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Hundreds of thousands of crown-of-thorns starfish have invaded North Queensland, devastating reefs. iStock

Love connection: breakthrough fights crown-of-thorns starfish with pheromones

Crown-of-thorns starfish are one of the most aggressive reef-destroyers in the world. A single female can produce up to 120 million offspring in one spawning season, and these spiny invaders eat coral, weakening entire reef systems. They’re a serious problem in northern Queensland, and are likely to move south.

But after three years of work, my colleagues and I have made a discovery, published in Nature today, that could offer a whole new way to fight them: we have decoded the gene sequence for the crown-of-thorns’ pheromones, which prompt them to gather for mating.

The project was built on the premise that if we could tap into the communications systems of starfish, we could modify their behaviours, and then eventually set up a program to capture them.

The ultimate goal was to find a way to get the starfish to converge, so it’s possible to set traps and remove them from the reef. Currently, crown-of-thorns starfish are removed by divers, who either collect them by hand or inject them with toxic solutions. This is labour-intensive and deeply inefficient.

So how do we get them into one place? Well, we exploited their natural mating behaviour. Starfish, like a lot of other marine animals – including corals – release their eggs and sperm into the water, and fertilisation occurs externally. For starfish to do this successfully they need to form a tight cluster, so there’s a strong imperative gather in one spot, given the right stimulus.

Crown-of-thorn starfish grazing on healthy coral leaving behind dead white skeletons. Outbreaks of this starfish is one of the leading causes of coral reef destruction throughout the Indo-Pacific. Oceanwide Images

How do starfish communicate?

We thought if we could figure out how starfish know how to get together, we might be able to replicate it. To find out what was going on, we put a group of crown-of-thorns starfish in a large aquarium, and waited for them to aggregate. We then set up what’s called a choice experiment.

We used a Y-shaped maze, and put new starfish at the base of the Y. The two arms of the Y contained either fresh seawater, or water that had just passed over the aggregating starfish in the other aquarium.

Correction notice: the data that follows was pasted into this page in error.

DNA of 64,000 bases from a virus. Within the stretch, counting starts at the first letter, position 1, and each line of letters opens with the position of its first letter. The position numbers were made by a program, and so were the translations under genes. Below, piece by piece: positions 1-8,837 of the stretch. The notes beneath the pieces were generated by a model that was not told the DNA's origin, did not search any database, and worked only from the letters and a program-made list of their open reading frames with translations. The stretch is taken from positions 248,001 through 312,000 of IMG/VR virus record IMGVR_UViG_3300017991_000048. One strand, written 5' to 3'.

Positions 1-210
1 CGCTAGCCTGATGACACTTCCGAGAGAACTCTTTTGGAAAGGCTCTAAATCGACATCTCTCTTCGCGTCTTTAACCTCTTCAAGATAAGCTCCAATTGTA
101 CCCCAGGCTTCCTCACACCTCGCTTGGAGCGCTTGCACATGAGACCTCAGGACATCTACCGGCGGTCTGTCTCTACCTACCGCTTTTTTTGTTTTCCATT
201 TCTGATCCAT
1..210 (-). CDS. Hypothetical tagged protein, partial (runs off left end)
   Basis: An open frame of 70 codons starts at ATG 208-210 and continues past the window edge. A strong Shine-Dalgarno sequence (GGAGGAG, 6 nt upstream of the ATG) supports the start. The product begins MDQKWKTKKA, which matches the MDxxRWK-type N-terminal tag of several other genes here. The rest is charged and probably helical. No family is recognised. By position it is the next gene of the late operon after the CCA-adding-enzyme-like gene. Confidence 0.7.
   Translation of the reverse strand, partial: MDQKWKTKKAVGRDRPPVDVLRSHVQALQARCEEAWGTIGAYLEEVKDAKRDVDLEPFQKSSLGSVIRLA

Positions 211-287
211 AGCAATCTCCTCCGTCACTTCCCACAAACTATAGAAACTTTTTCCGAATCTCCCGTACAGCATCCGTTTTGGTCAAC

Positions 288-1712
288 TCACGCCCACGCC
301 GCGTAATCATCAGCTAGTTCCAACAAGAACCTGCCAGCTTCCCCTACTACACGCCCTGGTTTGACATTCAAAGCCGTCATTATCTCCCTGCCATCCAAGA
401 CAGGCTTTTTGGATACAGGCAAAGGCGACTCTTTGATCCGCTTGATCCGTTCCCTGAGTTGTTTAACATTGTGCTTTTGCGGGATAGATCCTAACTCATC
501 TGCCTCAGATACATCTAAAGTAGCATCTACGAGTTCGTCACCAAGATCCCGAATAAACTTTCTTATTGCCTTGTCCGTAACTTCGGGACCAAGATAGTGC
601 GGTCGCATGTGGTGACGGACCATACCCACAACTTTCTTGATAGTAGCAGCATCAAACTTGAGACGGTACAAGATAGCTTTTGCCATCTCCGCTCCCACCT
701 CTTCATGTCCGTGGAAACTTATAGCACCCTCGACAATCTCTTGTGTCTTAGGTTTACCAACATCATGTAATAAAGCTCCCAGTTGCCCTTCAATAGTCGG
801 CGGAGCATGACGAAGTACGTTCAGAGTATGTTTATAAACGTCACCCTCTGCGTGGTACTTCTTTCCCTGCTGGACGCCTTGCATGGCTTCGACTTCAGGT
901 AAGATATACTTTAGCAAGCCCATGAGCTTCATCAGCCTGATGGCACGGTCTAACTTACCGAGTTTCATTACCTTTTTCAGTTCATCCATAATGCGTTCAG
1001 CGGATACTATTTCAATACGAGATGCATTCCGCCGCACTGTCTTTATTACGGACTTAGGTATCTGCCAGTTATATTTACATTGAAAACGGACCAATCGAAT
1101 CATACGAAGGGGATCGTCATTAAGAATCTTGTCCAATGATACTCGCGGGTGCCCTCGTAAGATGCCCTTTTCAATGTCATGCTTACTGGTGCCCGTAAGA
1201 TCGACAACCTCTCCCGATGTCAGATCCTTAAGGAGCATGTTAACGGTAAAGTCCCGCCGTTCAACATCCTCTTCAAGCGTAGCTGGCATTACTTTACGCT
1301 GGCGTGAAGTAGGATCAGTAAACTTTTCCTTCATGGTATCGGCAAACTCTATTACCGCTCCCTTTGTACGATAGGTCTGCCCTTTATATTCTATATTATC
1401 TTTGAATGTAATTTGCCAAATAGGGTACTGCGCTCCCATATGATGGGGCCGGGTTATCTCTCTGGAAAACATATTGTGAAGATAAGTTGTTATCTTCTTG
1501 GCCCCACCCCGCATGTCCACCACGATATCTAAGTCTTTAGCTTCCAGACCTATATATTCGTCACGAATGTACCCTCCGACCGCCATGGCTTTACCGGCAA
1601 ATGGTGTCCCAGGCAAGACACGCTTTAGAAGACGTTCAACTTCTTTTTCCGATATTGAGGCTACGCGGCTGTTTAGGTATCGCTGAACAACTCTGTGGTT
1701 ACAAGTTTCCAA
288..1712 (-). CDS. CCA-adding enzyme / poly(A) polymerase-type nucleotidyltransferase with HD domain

As expected, fresh seawater had no effect. These starfish aren’t very active animals – they just sat there. But as soon as the water from the aquarium hit them, they became highly active and moved towards the source.

That told us immediately that the aggregating starfish had changed the chemistry of the seawater in a significant way.

The next step was to actually sequence the pheromone proteins in that seawater. We then mapped these sequences back to the genome, and identified the genes that encode the pheromones that are making the starfish do this.

The beauty of this whole process is that there’s a direct one-to-one relationship between the sequence of proteins that make up the pheromones, and the gene sequence. Because genes are a lot easier to analyse than proteins, we can then look at them in great detail, and use that information in future projects.

A crown-of-thorns starfish eating a brain coral. Australian Institute of Marine Science

Eco-friendly pest control

What’s particularly good about this result is that these pheromones are unique to the crown-of-thorns starfish. The genes that encode the proteins have evolved rapidly and recently, and aren’t shared by other species of starfish that we’ve looked at. It looks like each starfish has its own unique repertoire of pheromones.

This means that any attractants or bait we develop from this project will only be recognised by crown-of-thorns starfish, and won’t impact other species.

We look at this paper as phase one: the discovery of the communication pheromones. We’re now in phase two: trying to mimic those pheromones so we can develop baits for traps to remove the starfish from the reef before they reproduce.

Ultimately we’d like for fishers up and down the Queensland coast to be able to go out and fish them and make some money out of it. That could be through a bounty, or through developing some useful (or edible) product out of the starfish to sell.

We need a quicker way to remove crown-of-thorns starfish, and real incentive to get plenty of people involved. No-one knows how many there are around Australia, but there are some reefs in Queensland that have had hundreds of thousands, or even millions, removed by conservation projects. If we see those amounts on individual reefs, the true numbers across the Indo-Pacific ocean must be astronomical.

The final, most exciting aspect of this project is the possibility of wider applications. This approach hasn’t been used before in a marine environment, but it could potentially work for a wide range of invasive species. Pest organisms are a multibillion-dollar global problem – and this could mean we move beyond mitigating invasive species and actually start controlling them.

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